It’s tempting to put off home maintenance, including plumbing maintenance. It’s even more tempting to neglect it during the winter when it can take more effort and you might have to venture outdoors in the cold. But winter plumbing maintenance can keep pipes from freezing. Frozen pipes often become burst pipes, and burst pipes can bring flooding, extensive water damage, and the need for expensive water mitigation. It’s worth a little effort and even a bit of discomfort to avoid that kind of headache.

The Importance of Winter Plumbing Maintenance

It’s tempting to put off home maintenance, including plumbing maintenance. It’s even more tempting to neglect it during the winter when it can take more effort and you might have to venture outdoors in the cold. But winter plumbing maintenance can keep pipes from freezing. Frozen pipes often become burst pipes, and burst pipes can bring flooding, extensive water damage, and the need for expensive water mitigation. It’s worth a little effort and even a bit of discomfort to avoid that kind of headache.

Here, then, are some pointers to help you take care of winter plumbing maintenance with minimum hassle and the best possible chance of avoiding plumbing problems.

Winter Plumbing Maintenance Tips

Know where your house’s main water main is. This is extremely important. Even if you’ve been conscientious about winter plumbing maintenance, plumbing problems can still happen, and you want to be able to shut off the flow of water to the house quickly. Doing so will minimize flooding and water damage and keep you from freezing as you search around in the cold.

Chances are, the main water main is beside the water heater. Closing and reopening it once a year ensures it’s working as it should.

Conduct an inspection before it gets uncomfortably cold out. This is another important piece of advice. As you walk around your home, check all the pipes, taps, showerheads, and similar hardware for leaks, cracking, or anything else that seems to be a warning sign of plumbing problems. Catching and fixing such problems before it gets cold is especially helpful because cold weather is likely to make them worse, more damaging, and more expensive to fix.

Drain the water heater before cold weather arrives. Draining the water heater regularly is good maintenance in any case, but doing so before cold temperatures hit is particularly useful in terms of avoiding plumbing problems. Draining and replacing the water gets rid of built-up sediment that, if left alone, can produce rust, leaks, and/or cracking.

Take care of clogged drains. This is something else that you really should attend to all year round, but it’s especially important in winter because that’s when spillage on the floor can result in even worse water damage.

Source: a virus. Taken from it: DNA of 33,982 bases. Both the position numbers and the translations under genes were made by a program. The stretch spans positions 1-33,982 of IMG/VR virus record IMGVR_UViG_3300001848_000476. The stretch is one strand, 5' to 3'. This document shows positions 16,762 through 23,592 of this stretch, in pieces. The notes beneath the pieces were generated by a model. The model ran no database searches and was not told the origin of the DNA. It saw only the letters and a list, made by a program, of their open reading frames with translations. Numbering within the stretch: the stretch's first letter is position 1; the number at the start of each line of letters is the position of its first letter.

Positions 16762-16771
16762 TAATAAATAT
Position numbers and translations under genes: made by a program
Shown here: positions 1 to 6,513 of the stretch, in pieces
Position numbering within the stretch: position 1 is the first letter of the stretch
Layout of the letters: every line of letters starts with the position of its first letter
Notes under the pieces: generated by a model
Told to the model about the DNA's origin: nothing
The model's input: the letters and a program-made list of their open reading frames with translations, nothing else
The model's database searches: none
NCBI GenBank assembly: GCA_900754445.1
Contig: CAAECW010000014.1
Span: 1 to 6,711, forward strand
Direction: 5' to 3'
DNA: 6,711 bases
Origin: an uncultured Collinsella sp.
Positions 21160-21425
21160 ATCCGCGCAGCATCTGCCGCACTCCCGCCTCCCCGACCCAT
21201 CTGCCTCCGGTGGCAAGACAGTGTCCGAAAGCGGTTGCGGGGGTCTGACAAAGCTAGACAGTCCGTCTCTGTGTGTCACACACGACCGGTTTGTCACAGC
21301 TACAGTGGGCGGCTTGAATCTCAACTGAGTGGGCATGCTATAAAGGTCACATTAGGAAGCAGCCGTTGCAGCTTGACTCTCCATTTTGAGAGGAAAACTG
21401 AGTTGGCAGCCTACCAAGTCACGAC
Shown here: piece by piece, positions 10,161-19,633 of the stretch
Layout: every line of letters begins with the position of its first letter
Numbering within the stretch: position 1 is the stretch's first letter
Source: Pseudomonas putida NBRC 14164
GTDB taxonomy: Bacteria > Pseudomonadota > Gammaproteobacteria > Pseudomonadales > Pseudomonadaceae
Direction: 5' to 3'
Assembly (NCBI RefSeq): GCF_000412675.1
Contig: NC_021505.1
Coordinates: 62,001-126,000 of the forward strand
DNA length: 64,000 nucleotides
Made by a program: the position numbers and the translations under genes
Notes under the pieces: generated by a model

With luck, you can avoid clogging drains in the first place by being careful about what you put down them. Fats, cooking oils, and food waste are quite likely to clog drains. Hair traps in the shower can prevent hair from clogging that drain, and rinsing the tub thoroughly after a bath is likewise beneficial. Naturally, it also helps to have a professional clean your drains, and winter is a good time to arrange for this service.

Provide more insulation for your home’s pipes. Adding insulation is a good way to avoid frozen pipes and the plumbing problems they can bring. Insulating tape and foam padding sleeves can provide considerable protection at a modest price.

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Keep the yard clean. Snow by itself can prevent proper drainage, but it’s far more likely to do so if mixed with leaves, branches, and debris. While it’s still warm, make sure gutters and downspouts are clear so your home has a fighting chance of draining runoff.

Make sure the water heater is set at 120° F. That’s the best temperature to keep it working properly and make it last a long time.

Check the sump pump. If you have an in-home sump pump, make sure it’s operating as it should by dumping in some water. This is another of those plumbing maintenance chores you’ll want to attend to before cold weather arrives to make it unpleasant.

Let faucets drip. To avoid frozen pipes, leave a couple taps open just enough to allow water to drip. This helps to keep pipes from freezing and bursting by relieving the pressure inside them. Admittedly, it will have the unfortunate side effect of increasing your water bill a little, but the added cost will be insignificant, particularly compared to the expense of burst pipes, flooding, and water mitigation.

Consider calling a plumber to inspect your home. Finally, a professional can find plumbing problems you missed and advise you as to the best way to address them, whether that’s attending to additional winter plumbing maintenance yourself or engaging the plumber to make repairs.